Krisha Patel - Mumbai, Maharashtra, India
My career goal is to become a cancer epidemiologist and to implement cancer screening programs in resource-limited settings.
This summer, I interned at the Center for Cancer Epidemiology at Tata Memorial’s Center for Advanced Treatment, Research, and Education in Cancer (ACTREC) in Mumbai, Maharashtra. Through this internship, I learned the intricacies of India’s healthcare system, with a focus on cancer prevention, treatment, and control. India is a country that faces diverse cancer burdens due to the vast cultural and lifestyle differences between states. I spent my summer studying the science of implementing appropriate cancer prevention and control programs based off of cancer registry data collected in varyious states. My internship included a field visit to Ratnagiri district, Maharashtra, where I observed the inner workings of an oral cancer screening program. This experience clarified the challenges public health professionals face in creating health interventions in resource-limited settings. After returning from the field, I was trained in biostatistical methods of evaluating cancer registry data to glean whether a screening program is effective in reducing morbidity and mortality in a high-risk population.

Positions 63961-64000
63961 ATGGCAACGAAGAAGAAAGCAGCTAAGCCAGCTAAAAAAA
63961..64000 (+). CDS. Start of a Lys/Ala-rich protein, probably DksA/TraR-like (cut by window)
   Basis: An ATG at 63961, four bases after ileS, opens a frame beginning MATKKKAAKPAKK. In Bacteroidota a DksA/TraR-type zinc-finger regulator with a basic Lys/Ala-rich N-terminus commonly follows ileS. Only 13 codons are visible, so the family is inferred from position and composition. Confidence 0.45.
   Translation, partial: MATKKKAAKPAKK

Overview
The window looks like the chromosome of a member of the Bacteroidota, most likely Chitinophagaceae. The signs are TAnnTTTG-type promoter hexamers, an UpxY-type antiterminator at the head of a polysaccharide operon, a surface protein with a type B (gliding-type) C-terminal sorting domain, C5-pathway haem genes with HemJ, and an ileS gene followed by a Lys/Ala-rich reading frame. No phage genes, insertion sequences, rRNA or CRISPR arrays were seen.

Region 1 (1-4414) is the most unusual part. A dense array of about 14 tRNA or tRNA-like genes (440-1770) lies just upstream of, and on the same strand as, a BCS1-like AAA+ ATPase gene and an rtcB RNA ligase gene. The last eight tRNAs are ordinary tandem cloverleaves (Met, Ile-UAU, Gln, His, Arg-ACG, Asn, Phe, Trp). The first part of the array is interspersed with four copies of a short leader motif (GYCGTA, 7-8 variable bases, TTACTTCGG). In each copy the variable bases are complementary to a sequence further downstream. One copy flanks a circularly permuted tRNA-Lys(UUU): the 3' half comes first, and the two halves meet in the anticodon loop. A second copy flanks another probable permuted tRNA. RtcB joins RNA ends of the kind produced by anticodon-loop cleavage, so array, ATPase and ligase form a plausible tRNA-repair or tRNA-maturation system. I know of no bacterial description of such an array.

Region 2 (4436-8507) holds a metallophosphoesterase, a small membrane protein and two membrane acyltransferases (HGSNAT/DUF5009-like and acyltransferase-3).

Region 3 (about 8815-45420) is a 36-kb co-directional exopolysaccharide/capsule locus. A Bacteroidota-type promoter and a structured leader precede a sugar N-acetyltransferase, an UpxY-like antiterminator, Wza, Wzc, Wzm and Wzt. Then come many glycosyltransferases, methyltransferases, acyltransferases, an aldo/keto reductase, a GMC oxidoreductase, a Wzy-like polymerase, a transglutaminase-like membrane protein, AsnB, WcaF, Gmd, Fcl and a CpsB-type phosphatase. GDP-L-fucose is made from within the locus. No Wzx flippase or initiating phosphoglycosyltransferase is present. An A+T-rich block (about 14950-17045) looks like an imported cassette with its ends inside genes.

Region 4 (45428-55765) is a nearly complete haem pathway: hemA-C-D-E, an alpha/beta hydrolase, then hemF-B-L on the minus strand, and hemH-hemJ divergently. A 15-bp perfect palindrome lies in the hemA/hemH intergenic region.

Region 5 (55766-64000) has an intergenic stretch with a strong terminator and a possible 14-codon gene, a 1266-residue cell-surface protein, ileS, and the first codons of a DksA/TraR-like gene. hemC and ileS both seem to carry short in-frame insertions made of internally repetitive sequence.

Value of experience:
I chose to do public health work in India because it’s my parents’ country of origin. I wanted to learn more about the history of the culture I have grown up in and the health issues that plague the country of my ancestors. Working at Tata Memorial Center was invaluable because I learned about the investment of the Tata Trusts in the betterment of India. It is the best example of a public private partnership success story and I feel grateful to have worked for such a reputable organization.
Visiting a rural maternal and child health daycare center in Ratnagiri district during my field visit was the best moment of my internship. Our team decided to surprise us with the visit and when I walked into a room of bright-eyed smiling children, I felt overwhelmed with emotion. These children were so happy in such a simple place. It proved that happiness does not require many material possessions. Learning about how the Maharashtrian government provides funds to these centers to feed the children of a village was a great example of how active government involvement can improve access to healthcare for rural populations in India.
The Coca Cola World Fund at Yale and the Weinerman Fellowship